Judge limits juror questions in Seda trial

Judge limits jury questions in long-awaited money-laundering, tax-evasion case
Mail Tribune photo illustrationAP

Prospective jurors in Pete Seda's federal money-laundering and tax-evasion trial won't be grilled Monday about their views on Islam, radical Islam's so-called "Holy War" against nonbelievers, racial profiling or whether they associate with Arabs in their daily lives.

Jurors also won't be asked whether or what political organizations should be outlawed here, whether they have family members in military service in the Middle East, their views on "guilt by association" or how they've reacted to anti-Arab sentiment in past personal conversations.

Those are some of the questions in 20 pages of specific queries defense attorneys sought to have U.S. District Court Judge Michael Hogan ask the pool of potential jurors beginning Monday in Hogan's Eugene courtroom.

Hogan denied the defense request Thursday while ruling on a spate of legal motions on witnesses and exhibits to be presented during Seda's long-awaited trial.

Hogan has yet to rule on whether he will allow two-way video testimony from China by an 11th-hour defense witness who was present on the 2000 trip when Seda's codefendant, Soliman Al-Buthi, allegedly smuggled $151,000 from Ashland to Saudi Arabia to fund Chechen rebels later labeled terrorists.

These were the latest of 434 prosecution and defense filings in the government's case alleging the man known in Ashland as an Islamic peace activist used his defunct Al-Haramain Islamic Foundation chapter to help fund international terror.

Seda was indicted on charges that he helped Al-Buthi skirt financial reporting laws by smuggling the money out of the country without declaring it, then later hid the transaction by signing a false tax return.

Seda, 52, was indicted on the federal charges 51/2 years ago while he was out of the country. He returned as an international fugitive on Aug. 15, 2007, to fight the charges.

Seda's been free under federal supervision ever since, recently living in Portland, while defense lawyers and federal prosecutors slugged it out in court for three years over what jurors can and can't hear about the case beginning Monday.

Al-Buthi, a Saudi Arabian national, is under federal indictment but remains free in his home country. The United States has no extradition treaty with Saudi Arabia.

Both the defunct chapter and Al-Buthi have been designated by the federal government as supporters of terrorism. Seda has side-stepped that designation.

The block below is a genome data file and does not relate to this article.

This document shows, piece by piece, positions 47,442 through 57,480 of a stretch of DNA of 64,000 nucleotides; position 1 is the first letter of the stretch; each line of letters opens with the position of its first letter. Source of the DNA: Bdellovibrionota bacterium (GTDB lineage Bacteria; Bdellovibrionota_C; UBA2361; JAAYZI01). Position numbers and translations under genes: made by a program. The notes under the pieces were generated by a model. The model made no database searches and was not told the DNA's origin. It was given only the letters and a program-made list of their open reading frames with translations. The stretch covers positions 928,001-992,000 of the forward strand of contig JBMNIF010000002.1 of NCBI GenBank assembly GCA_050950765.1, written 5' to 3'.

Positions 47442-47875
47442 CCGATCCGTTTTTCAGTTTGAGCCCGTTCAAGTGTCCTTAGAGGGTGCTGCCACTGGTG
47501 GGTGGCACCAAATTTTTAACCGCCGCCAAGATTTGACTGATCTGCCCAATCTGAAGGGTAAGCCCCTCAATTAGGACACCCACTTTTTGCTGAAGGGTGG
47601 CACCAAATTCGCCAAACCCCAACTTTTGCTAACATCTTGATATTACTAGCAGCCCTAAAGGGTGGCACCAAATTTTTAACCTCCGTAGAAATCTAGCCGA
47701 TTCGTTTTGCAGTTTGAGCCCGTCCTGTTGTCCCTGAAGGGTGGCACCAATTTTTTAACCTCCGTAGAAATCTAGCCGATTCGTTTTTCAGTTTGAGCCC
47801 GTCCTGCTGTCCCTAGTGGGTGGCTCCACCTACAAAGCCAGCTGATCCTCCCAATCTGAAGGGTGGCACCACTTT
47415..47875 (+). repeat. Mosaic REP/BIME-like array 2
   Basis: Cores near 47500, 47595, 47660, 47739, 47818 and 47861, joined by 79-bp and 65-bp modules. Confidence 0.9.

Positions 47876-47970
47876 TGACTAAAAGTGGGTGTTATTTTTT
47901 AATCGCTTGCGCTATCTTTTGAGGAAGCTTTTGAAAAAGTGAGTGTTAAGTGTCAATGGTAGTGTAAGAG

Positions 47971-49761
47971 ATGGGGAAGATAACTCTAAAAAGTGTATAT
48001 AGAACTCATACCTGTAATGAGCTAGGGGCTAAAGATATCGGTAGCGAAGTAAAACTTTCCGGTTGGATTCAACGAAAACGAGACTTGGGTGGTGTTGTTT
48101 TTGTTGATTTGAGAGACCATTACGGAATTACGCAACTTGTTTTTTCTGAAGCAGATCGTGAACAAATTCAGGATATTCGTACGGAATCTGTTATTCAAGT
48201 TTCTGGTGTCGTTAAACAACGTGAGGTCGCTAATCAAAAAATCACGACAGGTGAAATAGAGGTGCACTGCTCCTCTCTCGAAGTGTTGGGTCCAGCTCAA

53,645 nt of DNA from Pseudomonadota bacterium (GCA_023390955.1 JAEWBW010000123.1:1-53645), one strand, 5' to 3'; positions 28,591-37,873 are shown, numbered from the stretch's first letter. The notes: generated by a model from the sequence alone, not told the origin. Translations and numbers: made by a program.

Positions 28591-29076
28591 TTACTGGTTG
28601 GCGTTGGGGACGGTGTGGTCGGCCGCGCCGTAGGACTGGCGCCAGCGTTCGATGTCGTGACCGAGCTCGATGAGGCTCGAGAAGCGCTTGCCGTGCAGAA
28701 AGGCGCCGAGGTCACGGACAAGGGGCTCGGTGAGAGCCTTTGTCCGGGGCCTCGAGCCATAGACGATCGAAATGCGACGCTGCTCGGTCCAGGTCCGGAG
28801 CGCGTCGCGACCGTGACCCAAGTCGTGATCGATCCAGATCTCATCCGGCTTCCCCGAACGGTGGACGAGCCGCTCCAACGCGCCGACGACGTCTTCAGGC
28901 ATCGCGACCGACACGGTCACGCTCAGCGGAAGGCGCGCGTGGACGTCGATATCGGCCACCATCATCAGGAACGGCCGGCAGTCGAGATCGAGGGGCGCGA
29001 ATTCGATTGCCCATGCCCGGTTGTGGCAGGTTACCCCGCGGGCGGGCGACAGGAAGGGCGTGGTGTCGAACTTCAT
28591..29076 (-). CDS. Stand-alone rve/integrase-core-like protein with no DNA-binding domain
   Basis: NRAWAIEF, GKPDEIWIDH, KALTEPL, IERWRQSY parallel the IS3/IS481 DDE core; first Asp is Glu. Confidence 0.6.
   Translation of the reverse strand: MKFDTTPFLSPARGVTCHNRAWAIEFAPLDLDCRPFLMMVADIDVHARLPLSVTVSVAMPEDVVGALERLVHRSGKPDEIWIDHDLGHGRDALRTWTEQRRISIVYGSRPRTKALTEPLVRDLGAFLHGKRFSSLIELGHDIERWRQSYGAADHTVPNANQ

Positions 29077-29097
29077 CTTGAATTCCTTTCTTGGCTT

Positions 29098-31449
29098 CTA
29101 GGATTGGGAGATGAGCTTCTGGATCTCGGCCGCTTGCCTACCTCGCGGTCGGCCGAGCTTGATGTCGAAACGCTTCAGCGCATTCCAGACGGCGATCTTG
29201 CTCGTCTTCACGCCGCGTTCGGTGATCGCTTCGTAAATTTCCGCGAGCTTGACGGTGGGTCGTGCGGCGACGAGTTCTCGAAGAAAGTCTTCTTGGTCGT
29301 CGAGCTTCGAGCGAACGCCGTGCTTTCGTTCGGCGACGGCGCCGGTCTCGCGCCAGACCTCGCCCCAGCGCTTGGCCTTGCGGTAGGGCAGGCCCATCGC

One of the late filings involves a man defense attorneys say is a former Saudi national and naturalized U.S. citizen who joined Al-Buthi on the 2000 trip when he allegedly smuggled $130,000 in traveler's checks and a $21,000 cashier's check from Oregon to Saudi Arabia in violation of federal reporting laws.

Defense documents state the man, Muhammad Sui, joined Al-Buthi on both legs of the journey from Saudi Arabia to Ashland and back for sightseeing purposes, to "make new friends" and to meet Seda.

Sui told defense investigators he witnessed the transfer of the traveler's checks between Seda and Al-Buthi, and never heard anyone here discuss Holy War against non-Muslims, an affidavit states.

Sui would testify that he and Al-Buthi were never approached by customs agents nor personally presented with any customs forms for Al-Buthi to declare the money properly, a defense memorandum states.

Prosecutors have argued that Al-Buthi knowingly bypassed the required financial declaration on that trip, and that he knew the documents were required because he had filed them on past trips.

Defense investigators have been looking for Sui for 16 months, only to find him less than two weeks ago living in Guangzhou, China, records show.

Sui has told federal public defender investigator James Strupp that he is unwilling to travel voluntarily to the U.S. for Seda's trial, saying it would jeopardize unspecified business interests, Strupp's affidavit states.

Strupp stated he does not believe he could serve Sui with a criminal subpoena in the case because of rules outlined in the Hague Convention, but that Sui has agreed to testify via two-way television.

In a Thursday hearing, Hogan denied defense attorneys' request to delay the trial while they pursue getting Sui to testify personally. He has yet to rule on the defense's back-up plan of video testimony.

Reach Mark Freeman at 541-776-4470, or e-mail at mfreeman@mailtribune.com.

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